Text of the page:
Two UCL professors have been appointed to offer strategic advice to The Princess of Wales and provide oversight of the work of her Royal Foundation Centre for Early Childhood.
Professors Peter Fonagy and Eamon McCrory (both UCL Psychology & Language Sciences) are among eight experts from across academia, science and the early years sector in the new Advisory Group, who met with Her Royal Highness for the first time at Windsor Castle on Wednesday 25 January.
They will go on to support The Princess and the Centre as work is accelerated to promote the fundamental importance of the first five years of a child’s life.
Several of those involved have already played a pivotal role in the work The Princess of Wales has been pursuing for more than a decade in this field, helping her to shape her work on the issue and adding to her determination to help change the way people think about early childhood.
The group will support the delivery of the Centre’s work in commissioning new research, learning from best practice in the UK and globally, and raising awareness of the extraordinary impact the first five years of life have on future outcomes. Advisory Group members have been chosen for their deep expertise in a range of areas including neuroscience, psychology, perinatal psychiatry, early years services and policy development.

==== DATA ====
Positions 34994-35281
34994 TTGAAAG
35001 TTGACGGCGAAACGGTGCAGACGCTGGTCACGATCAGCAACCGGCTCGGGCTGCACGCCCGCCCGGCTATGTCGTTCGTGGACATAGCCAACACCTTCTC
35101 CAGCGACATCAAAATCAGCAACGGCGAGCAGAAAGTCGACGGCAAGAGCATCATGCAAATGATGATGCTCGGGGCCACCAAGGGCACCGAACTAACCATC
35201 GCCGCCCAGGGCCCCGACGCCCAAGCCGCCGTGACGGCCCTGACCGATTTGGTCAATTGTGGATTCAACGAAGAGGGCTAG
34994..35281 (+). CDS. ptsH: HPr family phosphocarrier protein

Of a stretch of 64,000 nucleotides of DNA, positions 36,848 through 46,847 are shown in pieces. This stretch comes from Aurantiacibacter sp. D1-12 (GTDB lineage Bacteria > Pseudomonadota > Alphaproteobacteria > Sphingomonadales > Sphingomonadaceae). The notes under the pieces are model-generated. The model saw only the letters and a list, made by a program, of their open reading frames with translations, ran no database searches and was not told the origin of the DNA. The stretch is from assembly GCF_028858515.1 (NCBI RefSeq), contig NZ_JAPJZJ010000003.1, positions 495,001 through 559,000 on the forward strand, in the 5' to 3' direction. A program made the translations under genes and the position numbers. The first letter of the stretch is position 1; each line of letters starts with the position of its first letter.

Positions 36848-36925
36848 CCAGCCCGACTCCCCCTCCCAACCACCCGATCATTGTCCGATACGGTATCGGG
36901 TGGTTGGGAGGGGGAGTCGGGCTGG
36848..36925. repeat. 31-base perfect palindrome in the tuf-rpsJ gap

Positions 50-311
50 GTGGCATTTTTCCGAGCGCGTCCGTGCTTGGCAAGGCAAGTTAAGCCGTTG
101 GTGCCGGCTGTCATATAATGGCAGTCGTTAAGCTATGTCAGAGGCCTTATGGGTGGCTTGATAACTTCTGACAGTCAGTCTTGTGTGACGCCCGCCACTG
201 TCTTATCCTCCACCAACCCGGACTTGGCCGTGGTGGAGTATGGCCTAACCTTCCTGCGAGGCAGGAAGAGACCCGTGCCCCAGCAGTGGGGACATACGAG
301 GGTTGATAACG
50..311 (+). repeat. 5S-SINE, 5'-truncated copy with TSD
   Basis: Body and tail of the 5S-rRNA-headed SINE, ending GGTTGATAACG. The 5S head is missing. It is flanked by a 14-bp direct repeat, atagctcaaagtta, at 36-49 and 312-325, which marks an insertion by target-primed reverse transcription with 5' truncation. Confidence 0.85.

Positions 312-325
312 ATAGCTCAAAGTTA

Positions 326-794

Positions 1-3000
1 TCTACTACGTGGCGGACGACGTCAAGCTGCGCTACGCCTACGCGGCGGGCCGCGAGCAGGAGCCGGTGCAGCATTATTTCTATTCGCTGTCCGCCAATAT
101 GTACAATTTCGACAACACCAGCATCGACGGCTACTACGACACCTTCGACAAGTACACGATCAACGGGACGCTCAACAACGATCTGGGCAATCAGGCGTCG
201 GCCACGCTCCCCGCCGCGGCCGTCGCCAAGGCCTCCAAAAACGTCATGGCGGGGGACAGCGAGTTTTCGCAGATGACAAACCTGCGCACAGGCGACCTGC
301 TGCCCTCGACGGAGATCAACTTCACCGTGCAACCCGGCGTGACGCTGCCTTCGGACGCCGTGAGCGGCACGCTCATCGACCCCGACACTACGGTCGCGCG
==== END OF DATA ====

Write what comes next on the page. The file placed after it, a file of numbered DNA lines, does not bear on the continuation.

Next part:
Professor Fonagy, Head of UCL Psychology & Language Sciences and Chief Executive of the Anna Freud Centre, said: "Professor McCrory and I have supported Her Royal Highness and the Royal Foundation on this journey for some time and it is gratifying to see the attention to developmental neuroscience and evidence-based practice which is shaping the Princess of Wales’ important initiative. It continues to be a privilege to be involved with this movement to draw attention to the importance of emotional development in the earliest years."
Professor McCrory, Co-Director of the Developmental Risk and Resilience Unit at UCL, said: "In recent years Her Royal Highness, the Princess of Wales, has spearheaded a drive to increase public awareness of the first five years of life as a crucial period in development. She recognises the potential value of developmental neuroscience, and research more broadly, in helping to transform societal understanding and priorities around early childhood. This is particularly important if we are to shift to a prevention based model, and make a step-change in improving the physical and mental health of the next generation."
Amanda Berry, Chief Executive of The Royal Foundation, said: "Working with such an eminent group of people is an absolute privilege. I know their advice and experience is hugely valued by The Princess, and the whole Centre for Early Childhood team, as we continue to drive awareness of, and action on, the transformative impact of the early years."